Frontier fund managers who once mainly charted the stock indexes of Dubai and Doha are looking increasingly at Lagos and Lusaka.
Fund managers in the Emirates are building up positions in sub-Saharan Africa to counter a rapid decline in Gulf markets where share prices have tumbled this year.
"We are definitely bullish on Africa," said Mark Mobius, the executive chairman based in Singapore of Templeton Asset Management's emerging-markets group. Nigeria now has the largest country weighting in the Templeton Frontier Markets Fund, accounting for 11 per cent of its investments. The UAE accounts for 8 per cent of the same fund.
Gulf investors and fund managers are banking on growth in the continent's economies to perform strongly in light of a weakened global economic outlook.
The economy of sub-Saharan Africa is expected to grow by more than 5 per cent this year and next, compared with 2.8 per cent in 2009, according to a report published by the IMF last week. That compares with a projected growth of 4 per cent this year for the Middle East, 1.5 per cent for the US and 1.7 per cent for the EU.
Africa accounts for 13 per cent of the MSCI Frontier Markets Index, while the Middle East accounts for 60 per cent. That split could shift as more funds are drawn to the continent and banks move operations. Barclays and Standard Chartered have relocated employees serving the continent from Dubai to South Africa.
"These markets have a lot in common with the Gulf, although they have different economies and GDP per capita. Middle East and sub-Saharan markets both have underdeveloped capital markets," said Rami Sidani, the regional head of investments at the asset management company Schroders in Dubai.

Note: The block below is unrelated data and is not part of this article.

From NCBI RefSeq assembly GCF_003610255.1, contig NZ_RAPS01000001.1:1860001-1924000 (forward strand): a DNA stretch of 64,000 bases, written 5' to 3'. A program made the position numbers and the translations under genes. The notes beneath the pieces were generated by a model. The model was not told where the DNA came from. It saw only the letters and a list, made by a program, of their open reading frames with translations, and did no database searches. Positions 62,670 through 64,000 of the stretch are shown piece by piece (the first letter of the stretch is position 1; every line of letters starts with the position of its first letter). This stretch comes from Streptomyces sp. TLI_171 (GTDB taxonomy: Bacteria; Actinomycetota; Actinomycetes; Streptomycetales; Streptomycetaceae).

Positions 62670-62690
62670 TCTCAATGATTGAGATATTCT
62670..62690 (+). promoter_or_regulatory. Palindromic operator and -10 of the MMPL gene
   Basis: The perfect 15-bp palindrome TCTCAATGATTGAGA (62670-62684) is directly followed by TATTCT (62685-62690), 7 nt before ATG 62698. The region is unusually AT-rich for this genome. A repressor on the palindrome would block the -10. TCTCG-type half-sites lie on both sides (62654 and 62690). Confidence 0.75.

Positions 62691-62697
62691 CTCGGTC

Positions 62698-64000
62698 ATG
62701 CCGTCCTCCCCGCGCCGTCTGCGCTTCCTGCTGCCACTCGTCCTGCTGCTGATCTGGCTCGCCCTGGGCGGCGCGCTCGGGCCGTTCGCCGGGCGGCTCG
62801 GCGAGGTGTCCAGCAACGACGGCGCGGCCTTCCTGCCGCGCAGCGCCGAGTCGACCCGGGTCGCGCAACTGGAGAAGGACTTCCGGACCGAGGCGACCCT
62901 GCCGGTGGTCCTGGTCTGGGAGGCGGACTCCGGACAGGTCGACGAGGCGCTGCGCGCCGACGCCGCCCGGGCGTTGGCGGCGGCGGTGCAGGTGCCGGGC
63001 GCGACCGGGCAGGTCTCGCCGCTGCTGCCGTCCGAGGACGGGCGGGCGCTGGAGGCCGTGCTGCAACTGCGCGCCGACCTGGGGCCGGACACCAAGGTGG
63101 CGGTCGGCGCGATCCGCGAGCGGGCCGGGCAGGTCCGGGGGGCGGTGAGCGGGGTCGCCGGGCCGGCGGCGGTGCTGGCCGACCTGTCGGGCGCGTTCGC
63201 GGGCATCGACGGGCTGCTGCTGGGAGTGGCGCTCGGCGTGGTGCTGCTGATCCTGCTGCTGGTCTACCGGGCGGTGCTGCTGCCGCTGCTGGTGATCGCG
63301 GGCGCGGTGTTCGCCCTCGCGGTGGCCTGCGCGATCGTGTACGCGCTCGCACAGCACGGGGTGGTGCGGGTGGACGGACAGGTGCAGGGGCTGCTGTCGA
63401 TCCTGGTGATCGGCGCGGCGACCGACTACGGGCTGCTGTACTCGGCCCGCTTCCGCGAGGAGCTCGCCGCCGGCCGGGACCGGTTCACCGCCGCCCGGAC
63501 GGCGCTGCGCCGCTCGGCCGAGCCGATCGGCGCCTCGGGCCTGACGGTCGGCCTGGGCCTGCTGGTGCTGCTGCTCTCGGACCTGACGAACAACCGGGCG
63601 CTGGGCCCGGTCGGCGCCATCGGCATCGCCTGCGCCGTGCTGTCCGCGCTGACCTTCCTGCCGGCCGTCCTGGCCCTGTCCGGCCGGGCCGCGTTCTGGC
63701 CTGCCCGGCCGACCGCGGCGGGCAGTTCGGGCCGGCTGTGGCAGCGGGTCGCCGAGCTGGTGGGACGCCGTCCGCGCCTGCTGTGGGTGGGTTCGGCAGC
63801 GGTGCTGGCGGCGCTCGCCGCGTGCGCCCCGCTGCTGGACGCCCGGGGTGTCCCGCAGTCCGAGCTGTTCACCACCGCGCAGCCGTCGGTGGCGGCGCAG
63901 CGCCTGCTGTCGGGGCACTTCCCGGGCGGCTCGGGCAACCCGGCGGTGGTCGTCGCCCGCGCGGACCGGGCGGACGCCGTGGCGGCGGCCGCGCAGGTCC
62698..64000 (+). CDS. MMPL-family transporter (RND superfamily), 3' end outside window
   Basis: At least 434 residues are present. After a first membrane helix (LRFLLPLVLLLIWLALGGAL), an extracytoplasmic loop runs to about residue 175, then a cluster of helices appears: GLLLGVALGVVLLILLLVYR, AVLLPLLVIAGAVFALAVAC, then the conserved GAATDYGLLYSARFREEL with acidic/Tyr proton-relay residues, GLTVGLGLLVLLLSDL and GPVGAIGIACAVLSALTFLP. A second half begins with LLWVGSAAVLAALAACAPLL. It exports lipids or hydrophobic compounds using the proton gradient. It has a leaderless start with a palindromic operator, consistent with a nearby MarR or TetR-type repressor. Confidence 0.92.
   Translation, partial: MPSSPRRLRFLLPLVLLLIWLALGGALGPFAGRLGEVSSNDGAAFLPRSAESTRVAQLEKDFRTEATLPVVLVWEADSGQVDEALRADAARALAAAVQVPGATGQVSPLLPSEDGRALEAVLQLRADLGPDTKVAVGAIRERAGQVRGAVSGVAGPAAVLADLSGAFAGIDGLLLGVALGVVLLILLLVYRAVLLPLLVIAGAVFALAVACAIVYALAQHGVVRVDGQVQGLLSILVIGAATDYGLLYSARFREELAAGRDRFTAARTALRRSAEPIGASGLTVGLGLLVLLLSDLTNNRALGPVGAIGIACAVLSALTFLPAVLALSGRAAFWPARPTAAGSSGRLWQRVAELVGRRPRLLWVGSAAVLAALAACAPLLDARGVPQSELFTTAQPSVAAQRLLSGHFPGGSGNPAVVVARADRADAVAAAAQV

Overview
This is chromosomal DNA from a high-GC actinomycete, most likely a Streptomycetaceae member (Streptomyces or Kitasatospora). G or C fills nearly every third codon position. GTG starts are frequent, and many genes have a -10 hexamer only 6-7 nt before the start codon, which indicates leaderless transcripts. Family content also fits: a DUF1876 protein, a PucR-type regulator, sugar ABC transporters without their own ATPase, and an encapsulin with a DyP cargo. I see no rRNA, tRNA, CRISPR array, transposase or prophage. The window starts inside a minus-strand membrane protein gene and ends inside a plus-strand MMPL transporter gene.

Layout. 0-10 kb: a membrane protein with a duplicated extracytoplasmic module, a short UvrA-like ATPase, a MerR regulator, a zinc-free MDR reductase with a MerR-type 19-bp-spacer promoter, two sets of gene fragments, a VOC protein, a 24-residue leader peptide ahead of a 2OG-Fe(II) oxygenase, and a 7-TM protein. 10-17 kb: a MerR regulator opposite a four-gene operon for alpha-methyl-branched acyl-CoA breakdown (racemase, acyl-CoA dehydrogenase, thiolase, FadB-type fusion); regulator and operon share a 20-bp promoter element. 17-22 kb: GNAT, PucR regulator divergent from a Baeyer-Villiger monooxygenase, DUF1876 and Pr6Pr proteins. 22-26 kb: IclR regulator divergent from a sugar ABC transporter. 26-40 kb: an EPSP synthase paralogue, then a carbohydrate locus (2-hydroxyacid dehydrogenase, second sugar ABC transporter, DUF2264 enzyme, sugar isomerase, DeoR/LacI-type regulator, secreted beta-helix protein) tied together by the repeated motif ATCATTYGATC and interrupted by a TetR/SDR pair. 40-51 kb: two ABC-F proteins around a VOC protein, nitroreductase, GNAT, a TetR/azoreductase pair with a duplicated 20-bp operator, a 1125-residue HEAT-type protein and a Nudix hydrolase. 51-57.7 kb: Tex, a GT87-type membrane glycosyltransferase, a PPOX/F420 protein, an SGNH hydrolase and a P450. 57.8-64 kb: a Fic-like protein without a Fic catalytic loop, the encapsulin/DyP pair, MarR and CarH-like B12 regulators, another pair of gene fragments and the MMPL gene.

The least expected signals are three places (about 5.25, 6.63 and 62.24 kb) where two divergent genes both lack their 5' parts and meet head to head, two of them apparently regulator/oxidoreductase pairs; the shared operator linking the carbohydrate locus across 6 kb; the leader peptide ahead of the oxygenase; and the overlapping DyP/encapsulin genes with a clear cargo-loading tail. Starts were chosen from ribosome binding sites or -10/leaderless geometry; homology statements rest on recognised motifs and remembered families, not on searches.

Mr Sidani manages US$50 million (Dh183.6m) of assets for the company's frontier fund, launched in January, domiciled in Luxembourg and heavily invested in the Middle East and Africa.
"For us, it was a natural expansion to move into sub-Saharan markets as a diversification play, particularly Nigeria and Kenya, given that we are already looking at Egypt, Morocco and Tunisia," he said.
One of the selling points for the sub-Saharan market is that it indirectly benefits from the Chinese growth story, said Mr Sidani. Africa is home to 30 per cent of the known mineral deposits in the world, and China is the largest user of minerals, especially copper and zinc.
Invest AD, based in Abu Dhabi, is a major investor in Nigeria's banks, aiming to benefit from the country's economic growth, expected to reach 7 to 8 per cent this year.
"Some banks are trading below book value, indicative of the attractive valuations on offer in a Nigerian stock market that is only starting to perk up for the first time since the global financial crisis," said Mohammed Al Hashemi, the head of asset management at Invest AD. "With non-performing loans at single digits, loan growth is forecast at around 15 per cent this year, with some banks probably reaching 25 per cent."
The Nigerian Stock Exchange, one of the most liquid bourses in Africa, has a $50.9 billion market size that is equivalent to 18.1 per cent of the country's GDP.
In contrast with other frontier markets, African economies fared comparatively well during the global financial crisis in 2008 as a result of weaker linkages to the rest of the world. Changes in ownership structure and integration of African banks into the global financial market have been slow, which helped avert a crash in the continent's financial services sector.
Now Africa is again attracting attention.
"There is a wider trend of frontier-market funds being launched with asset managers building positions or placing bets on sub-Saharan Africa," said Fadi Al Said, a senior fund manager at ING Investment Management in Dubai. "The appeal is that they have shown over a long period of time a low correlation with global markets, so from a risk perspective it makes sense."